• No Microsoft Office either
    • The only have iLife.  I may have converted from Windows to Mac, but I have not converted from MS Office.  Not being able to edit and display MS Office files on this device is another reason why I’d have to carry my laptop with me.
  • The hard drive is not big enough
    • Apple, you’ve got me addicted to my media.  I constantly carry about wel over 100 GB of Music and Video.  This means that I wouldn’t be able to just sync my laptop to it; I’d have to do a selective sync, which is another pain — and another reason why I’d have to bring my laptop with me. 

So it’s an extra device that would add another two pounds to my laptop bag (no thanks) that doesn’t do anything I can’t already do with my laptop.  Why do I need it again?

If only I had a device that came with a real keyboard and would automatically hold the screen up for me. It would also be nice if the screen was larger than the iPad, and had a bigger (and real) keyboard, and came with a touchpad so I didn’t have to touch and smudge up the screen to use it. It would probably be able to use a real hard drive that would be a whole lot bigger than 32 or 64 GB one in the iPad.  I could install all the applications that I wanted to install, including Flash and Microsoft Office (and anything else I can think of), and it could sit on top of my lap.  Maybe the can call it an iLap.  It would be nice if it cost close to $1000, which is just slightly more than a fully configured iPad.

Now that’s something I would buy.  Too bad I’m just dreaming.  Or maybe not.

BTW, the one I own also comes in with a built-in lap and foot heater for those warm nights. 😉

----- Signature and Disclaimer -----

Written by W. Curtis Preston (@wcpreston). For those of you unfamiliar with my work, I've specialized in backup & recovery since 1993. I've written the O'Reilly books on backup and have worked with a number of native and commercial tools. I am now Chief Technical Evangelist at Druva, the leading provider of cloud-based data protection and data management tools for endpoints, infrastructure, and cloud applications. These posts reflect my own opinion and are not necessarily the opinion of my employer.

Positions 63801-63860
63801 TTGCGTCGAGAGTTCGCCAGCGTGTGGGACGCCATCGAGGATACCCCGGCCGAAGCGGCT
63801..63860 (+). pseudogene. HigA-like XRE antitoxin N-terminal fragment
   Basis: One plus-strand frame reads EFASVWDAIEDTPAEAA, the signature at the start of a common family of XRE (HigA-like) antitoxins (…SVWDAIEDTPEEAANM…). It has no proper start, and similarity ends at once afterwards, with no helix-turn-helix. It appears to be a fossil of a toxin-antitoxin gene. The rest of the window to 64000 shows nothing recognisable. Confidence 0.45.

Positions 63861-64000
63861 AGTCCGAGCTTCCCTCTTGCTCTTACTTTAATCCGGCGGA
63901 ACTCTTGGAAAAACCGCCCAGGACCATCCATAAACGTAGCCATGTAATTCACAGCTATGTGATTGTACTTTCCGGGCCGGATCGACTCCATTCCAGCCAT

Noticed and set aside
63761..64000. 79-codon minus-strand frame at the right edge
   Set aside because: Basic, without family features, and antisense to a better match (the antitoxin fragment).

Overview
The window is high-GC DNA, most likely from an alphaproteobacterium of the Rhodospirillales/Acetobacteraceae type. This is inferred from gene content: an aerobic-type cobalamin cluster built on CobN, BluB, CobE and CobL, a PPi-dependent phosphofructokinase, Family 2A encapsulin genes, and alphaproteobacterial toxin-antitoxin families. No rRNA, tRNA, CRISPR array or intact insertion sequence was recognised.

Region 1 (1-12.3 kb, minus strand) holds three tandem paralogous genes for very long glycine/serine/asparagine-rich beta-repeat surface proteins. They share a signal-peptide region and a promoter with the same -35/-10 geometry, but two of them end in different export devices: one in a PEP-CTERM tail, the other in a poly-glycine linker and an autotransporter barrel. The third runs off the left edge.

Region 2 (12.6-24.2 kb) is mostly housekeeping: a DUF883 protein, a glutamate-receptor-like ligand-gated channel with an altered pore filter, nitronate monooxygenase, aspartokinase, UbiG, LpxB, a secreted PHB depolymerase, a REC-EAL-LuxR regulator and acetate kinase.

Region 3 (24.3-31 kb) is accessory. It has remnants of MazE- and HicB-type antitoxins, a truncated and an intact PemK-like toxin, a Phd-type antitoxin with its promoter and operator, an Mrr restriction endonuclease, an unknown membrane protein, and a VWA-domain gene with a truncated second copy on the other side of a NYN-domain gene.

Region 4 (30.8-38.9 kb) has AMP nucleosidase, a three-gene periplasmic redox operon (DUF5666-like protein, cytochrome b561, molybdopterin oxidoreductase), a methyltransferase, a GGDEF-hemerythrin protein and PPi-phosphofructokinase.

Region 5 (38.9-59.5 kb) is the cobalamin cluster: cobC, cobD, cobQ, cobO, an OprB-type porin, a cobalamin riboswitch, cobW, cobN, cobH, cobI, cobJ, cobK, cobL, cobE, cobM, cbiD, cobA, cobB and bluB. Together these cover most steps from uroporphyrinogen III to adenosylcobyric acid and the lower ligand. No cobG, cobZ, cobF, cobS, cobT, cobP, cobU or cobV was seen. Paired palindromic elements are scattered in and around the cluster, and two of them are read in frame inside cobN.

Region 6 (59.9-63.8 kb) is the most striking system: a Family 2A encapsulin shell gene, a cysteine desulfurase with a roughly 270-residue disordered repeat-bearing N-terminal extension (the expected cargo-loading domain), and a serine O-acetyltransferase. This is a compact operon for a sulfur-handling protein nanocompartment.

11 thoughts on “Why I tried – and rejected – the iPad

  1. bradknowles says:

    Some clarifications here:

    1. There is a native iOS Farmville application. If that’s all you’re worried about, then we’re done.

    2. Any e-book reader being held in one hand for an extended period of time is not going to work well. It’s not like these things are paperbacks that weigh three ounces, and even that can get quite tiresome, very quickly.

    3. I’ve never had slow WiFi problems, but I’ll take you at your word. But with regards to wireless network speed, what have you seen in comparison with other hand-held devices?

    4. Most MS Office documents should be displayable and editable with the iLife applications for iPad just fine. Some won’t, and if you’re addicted to those features, then you’re right — iPad isn’t going to work well for you with those documents.

    [ … continued … ]

  2. bradknowles says:

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    5. One of the lesser-known features of the iPad Digital Camera Connection Kit is that it allows you to connect most any kind of USB storage medium just fine, you’re just limited to what applications know how to pull data off the connected devices. If you’ve already got that content in a form that the existing iPad applications know how to handle (e.g., pictures, video, audio, etc… for iTunes, and so on), and the only problem is the amount of storage space, then connect a 1TB Seagate FreeAgent disk via USB, and you should be done.

    6. Nope, there is no Adobe Flash. And anyone trying to use Adobe Flash on any other portable device is slowly starting to figure out why Apple is insistent about this — you try and put lipstick on a one ton enraged wild boar on steroids with a hangover, a migraine, and serious dental pain, and you’ll start to understand.

    [ … continued … ]

  3. bradknowles says: